The Silent Corner: A Novel of Suspense, Dean Koontz

Dean Koontz has initiated a new and interesting character series with this book featuring a former FBI agent named Jane Hawke. Her Marine Colonel husband has committed suicide, apparently with nothing leading up to it and leaving an obscure note. Jane has discovered a pattern with similar deaths. She’s now traversing the country to interview survivors trying to understand what is happening. While she’s hunting for answers it soon becomes clear that she is also being hunted, and by a very sophisticated and well-funded someone.

Koontz has created a tough and resourceful hero in this book, and while the book comes to a solid conclusion it’s clear that there’s room for more books down the line. Knowing that she’s being hunted she has stashed her son with family; has sold her house and is funding her search on the proceeds; and is gradually uncovering a plot of mind control that was developed out of medical research.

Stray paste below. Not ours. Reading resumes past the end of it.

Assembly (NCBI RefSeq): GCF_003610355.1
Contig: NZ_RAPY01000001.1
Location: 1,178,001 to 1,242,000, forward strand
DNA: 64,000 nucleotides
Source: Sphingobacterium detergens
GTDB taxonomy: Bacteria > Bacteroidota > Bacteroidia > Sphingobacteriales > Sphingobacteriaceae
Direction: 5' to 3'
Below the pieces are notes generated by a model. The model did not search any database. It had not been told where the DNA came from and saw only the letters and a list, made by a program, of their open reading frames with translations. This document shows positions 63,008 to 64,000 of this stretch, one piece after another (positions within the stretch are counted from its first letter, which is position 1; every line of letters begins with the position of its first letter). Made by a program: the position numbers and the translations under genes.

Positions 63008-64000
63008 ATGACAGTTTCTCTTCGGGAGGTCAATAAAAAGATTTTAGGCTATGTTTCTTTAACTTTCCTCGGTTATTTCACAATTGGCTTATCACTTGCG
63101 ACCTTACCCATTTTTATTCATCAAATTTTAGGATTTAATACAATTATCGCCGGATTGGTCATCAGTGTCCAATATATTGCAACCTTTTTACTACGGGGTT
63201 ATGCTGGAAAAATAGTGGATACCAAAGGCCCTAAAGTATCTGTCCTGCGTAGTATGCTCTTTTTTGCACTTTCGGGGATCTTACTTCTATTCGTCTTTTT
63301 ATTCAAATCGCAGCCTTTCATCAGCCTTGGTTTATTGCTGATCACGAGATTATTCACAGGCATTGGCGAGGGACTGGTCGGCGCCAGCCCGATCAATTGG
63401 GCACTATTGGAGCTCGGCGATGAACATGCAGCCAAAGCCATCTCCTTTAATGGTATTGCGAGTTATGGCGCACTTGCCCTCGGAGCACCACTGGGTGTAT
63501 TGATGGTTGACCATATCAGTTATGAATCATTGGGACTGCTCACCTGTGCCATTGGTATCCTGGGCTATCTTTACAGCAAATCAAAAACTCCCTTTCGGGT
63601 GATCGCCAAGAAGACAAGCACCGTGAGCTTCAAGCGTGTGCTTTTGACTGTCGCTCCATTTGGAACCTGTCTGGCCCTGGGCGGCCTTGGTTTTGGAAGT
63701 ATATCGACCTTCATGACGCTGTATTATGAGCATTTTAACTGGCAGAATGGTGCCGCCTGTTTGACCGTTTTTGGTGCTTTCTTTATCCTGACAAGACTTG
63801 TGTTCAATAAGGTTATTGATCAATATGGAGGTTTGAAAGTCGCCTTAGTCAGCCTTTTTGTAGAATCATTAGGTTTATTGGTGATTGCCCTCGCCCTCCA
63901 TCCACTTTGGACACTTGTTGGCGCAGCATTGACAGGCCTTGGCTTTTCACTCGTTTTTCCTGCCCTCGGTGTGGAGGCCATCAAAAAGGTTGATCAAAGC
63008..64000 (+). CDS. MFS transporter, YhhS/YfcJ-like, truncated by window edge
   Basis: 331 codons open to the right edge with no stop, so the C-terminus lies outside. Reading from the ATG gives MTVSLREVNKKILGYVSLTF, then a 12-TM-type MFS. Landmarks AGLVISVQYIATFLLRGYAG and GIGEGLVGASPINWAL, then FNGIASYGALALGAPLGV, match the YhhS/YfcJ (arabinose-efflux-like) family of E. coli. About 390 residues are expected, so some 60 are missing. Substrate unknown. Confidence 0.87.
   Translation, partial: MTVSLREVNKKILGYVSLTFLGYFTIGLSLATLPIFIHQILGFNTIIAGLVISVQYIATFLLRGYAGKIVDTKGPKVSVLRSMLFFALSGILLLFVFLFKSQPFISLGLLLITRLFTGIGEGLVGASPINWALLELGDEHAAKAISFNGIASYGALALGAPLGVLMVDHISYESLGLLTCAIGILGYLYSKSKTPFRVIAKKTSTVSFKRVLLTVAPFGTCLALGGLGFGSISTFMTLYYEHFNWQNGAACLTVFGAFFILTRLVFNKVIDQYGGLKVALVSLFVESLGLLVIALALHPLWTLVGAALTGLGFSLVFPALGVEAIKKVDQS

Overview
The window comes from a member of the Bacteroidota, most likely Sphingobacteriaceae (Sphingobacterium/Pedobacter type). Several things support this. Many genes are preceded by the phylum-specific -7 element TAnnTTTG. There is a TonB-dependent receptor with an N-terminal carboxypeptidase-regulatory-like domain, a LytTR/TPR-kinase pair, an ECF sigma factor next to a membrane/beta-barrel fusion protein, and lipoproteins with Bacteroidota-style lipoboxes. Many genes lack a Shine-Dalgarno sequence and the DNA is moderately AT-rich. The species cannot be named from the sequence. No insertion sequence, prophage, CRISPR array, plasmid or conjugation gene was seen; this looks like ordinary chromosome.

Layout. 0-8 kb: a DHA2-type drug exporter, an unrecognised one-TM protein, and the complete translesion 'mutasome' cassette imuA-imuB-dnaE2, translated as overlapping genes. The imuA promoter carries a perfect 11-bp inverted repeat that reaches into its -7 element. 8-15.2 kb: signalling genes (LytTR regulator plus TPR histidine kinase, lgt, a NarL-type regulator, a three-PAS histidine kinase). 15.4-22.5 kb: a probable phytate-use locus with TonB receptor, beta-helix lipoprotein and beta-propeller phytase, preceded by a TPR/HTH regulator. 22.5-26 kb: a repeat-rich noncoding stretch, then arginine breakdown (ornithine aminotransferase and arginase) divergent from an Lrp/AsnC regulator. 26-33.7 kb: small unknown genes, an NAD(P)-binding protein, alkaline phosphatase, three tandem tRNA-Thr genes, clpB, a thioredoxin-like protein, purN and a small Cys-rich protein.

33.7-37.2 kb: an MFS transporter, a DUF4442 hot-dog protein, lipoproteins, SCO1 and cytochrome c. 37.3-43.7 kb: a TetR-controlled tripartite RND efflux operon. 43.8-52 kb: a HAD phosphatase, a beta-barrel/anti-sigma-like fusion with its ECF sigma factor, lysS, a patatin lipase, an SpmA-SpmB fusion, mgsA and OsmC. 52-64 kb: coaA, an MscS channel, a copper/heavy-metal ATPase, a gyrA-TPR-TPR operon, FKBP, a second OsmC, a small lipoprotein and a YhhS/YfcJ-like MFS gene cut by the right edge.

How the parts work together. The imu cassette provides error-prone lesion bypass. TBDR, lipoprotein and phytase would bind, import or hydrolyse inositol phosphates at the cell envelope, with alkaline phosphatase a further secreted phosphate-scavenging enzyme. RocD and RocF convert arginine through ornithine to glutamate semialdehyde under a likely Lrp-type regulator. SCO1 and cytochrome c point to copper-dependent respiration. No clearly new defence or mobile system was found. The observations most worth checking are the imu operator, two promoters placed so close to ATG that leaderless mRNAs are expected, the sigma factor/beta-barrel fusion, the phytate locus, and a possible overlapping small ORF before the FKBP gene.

It’s rare to find a female character with some of the attributes of a Jason Bourne, and it’s a pleasure to read. Despite her tough, gun-wielding skills Koontz manages to imbue Hawke with a sensitivity that is often missed in similar characters. She also has a knowledge of how law enforcement and criminal worlds work to keep her moving toward her target while avoiding lots of close calls. Like most Koontz books there’s a ton of action with a well-rounded and compelling lead character. Hawke also manages to bring in some help from some interesting side characters.

The technology used at the center of the plot is well past anything available today, but books have been built around more questionable tech with no terrible harm. Koontz makes it seem realistic and the impact is a frightening idea. As the “McGuffin” of the book it keeps the action flowing and gives Jane Hawke more than enough motivation to kick butt through nearly 450 pages of prime Koontz prose.